"Valentine" - a modern custom tether car.

200 MPH! Model cars powered by .60 cubic inch (10cc) size engines turning 30,000 RPM!


Tether car racing is one of the least known, but most spectacular modeling hobbies.  The cars run without radio control on a smooth concrete circular track held by a cable 33 ½ feet (10 meters) long.  The car and metal cable are attached to a steel post in the center of the track.  At top speed, the cars are nearly invisible to the naked eye.  They complete a lap around the track, (over 200 feet), in less than one second!  With engines turning 30,000 RPM, they sound awesome as they pour out horsepower.


Meets are conducted as time trials as where cars compete one at a time.  Competitions are held at local, national and international levels.  There are several different classes of cars.   Classes are regulated by engine displacement, model size and weight, etc.


History: The hobby started in Los Angeles the late 1930’s.  In the early  days, the model cars looked the like full size racers of the time.  On average, the cars weighed 5 pounds, were 16 inches long and ran about 60 MPH.

Tether car development over the years.

In the late 1940s, speeds jumped to 100 MPH and then a screaming 150 MPH by the 1950s as the engines improved and the car designs and engineering became more sophisticated.  By the 1970’s certain model cars began to look less like the full size cars due to streamline engineering.  Today the fastest models top 200 MPH as they incorporate ground effects, narrow chassis design and run with enclosed wheels.  Not surprisingly, these fastest cars look like the streamlined motorcycles that run at Bonneville.`

Today there is renewed interest in the vintage open

wheel cars.

Many modelers don’t feel right unless they have a radio control transmitter in their hands to control the plane, boat or car.  This is not the case with these models.  Impossibly fast, they must use the tether cable for control.   Tether Car racers get satisfaction in the design, engineering and building of the model.  Their efforts are proven out on the track in testing and competition.  Hours are spent to improve each component.  Attention given to reducing friction at every moving point, fine tuning the suspension and getting more horsepower from the engine.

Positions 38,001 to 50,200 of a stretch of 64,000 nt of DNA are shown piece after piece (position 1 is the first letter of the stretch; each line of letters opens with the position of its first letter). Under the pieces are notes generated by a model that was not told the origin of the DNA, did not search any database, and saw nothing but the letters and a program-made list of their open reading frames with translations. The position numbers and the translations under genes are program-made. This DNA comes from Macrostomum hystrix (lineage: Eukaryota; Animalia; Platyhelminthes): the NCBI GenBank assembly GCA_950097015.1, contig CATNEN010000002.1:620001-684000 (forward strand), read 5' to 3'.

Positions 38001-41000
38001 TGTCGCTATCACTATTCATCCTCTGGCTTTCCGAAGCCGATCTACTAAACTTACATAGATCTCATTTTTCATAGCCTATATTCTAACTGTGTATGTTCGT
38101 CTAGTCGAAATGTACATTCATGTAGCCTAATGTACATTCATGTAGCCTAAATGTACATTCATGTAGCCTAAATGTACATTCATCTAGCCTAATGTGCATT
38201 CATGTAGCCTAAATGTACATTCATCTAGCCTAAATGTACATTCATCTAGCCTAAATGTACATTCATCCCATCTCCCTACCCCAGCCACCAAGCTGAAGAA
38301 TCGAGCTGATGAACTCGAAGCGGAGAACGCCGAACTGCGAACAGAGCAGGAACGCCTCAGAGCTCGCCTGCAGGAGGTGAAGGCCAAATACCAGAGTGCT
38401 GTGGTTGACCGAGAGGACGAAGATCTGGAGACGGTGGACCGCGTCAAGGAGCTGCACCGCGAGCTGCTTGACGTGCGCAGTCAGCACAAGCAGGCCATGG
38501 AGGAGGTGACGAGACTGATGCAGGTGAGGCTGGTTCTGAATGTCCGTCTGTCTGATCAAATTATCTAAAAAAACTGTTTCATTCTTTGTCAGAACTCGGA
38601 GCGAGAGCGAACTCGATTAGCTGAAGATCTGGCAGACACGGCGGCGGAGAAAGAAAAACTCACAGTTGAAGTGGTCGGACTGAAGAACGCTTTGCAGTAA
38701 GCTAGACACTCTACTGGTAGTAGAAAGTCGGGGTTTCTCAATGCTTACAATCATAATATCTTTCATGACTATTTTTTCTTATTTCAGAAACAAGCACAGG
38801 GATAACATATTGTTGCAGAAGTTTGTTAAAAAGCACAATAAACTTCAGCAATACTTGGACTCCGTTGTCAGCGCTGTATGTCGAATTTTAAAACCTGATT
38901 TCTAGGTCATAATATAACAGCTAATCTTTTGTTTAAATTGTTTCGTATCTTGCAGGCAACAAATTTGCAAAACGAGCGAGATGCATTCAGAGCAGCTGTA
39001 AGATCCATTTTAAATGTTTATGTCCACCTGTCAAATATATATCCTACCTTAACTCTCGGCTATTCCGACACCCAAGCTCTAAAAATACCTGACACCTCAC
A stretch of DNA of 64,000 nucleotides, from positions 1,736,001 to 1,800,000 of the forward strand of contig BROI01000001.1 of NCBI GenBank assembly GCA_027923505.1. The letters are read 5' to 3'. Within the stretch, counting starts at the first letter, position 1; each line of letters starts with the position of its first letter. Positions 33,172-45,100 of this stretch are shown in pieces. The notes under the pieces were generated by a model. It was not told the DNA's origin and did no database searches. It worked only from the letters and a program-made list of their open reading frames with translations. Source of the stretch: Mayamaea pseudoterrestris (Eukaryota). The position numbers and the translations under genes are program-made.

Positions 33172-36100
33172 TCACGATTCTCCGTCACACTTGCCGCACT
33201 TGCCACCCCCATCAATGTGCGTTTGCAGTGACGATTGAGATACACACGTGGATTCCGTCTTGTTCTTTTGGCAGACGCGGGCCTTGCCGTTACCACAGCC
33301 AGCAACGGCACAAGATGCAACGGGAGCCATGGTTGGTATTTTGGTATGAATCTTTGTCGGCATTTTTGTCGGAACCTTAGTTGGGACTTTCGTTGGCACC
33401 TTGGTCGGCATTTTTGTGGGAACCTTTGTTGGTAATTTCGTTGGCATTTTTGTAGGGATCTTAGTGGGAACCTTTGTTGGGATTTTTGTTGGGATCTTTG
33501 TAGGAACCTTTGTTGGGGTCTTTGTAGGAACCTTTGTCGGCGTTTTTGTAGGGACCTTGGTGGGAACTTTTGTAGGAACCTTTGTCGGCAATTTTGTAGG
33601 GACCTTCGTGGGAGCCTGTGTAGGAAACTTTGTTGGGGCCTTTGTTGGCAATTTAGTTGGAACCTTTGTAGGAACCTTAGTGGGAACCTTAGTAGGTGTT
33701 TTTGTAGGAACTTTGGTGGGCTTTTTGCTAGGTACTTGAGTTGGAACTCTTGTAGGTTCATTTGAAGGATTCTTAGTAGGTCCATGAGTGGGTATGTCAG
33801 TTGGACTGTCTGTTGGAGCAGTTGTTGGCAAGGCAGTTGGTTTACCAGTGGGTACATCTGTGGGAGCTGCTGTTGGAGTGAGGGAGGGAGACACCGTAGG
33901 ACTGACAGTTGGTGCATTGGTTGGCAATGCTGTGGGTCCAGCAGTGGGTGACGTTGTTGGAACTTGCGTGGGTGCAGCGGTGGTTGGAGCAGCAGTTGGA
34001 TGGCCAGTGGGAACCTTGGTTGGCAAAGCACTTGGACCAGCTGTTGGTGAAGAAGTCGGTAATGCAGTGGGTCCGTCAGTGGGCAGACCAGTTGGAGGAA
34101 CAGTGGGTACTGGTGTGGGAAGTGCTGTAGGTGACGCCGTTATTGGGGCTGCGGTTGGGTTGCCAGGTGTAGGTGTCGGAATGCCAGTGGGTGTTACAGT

A modern day Streamliner with enclosed wheels.

So how do you start these cars?

You give them a mighty push!

If you take the top off a car you see a lot of machinery, but you will only find those pieces necessary for maximum speed. You have the front wheels either inside the body or out, followed by the fuel tank and the only control on the car: a fuel shut off that is activated by holding a broom over the car to trip it. The fuel is methyl alcohol with castor oil as a lubricant. Nitro fuel is allowed in some classes.


The heart of the car is the engine and gear box. These are machined often by the racer himself to very precise tolerances. The tuned pipe provides a large boost in power and must be carefully adjusted during test runs.


With the inside as good as the racer can make it, he then becomes interested in the aerodynamics of the car.


If you are interested in racing or just watching, come by one of the three tracks in the US.  On the west coast there is a track at The Whittier Narrows Recreation Park in South El Monte, California. The Midwest track is at Anderson, Indiana about 35 miles from the Indianapolis Motor Speedway. The east coast track is in Cedar Creek Park in Seaford, Long Island, New York about 35 miles from downtown Manhattan.

Ted Maciag.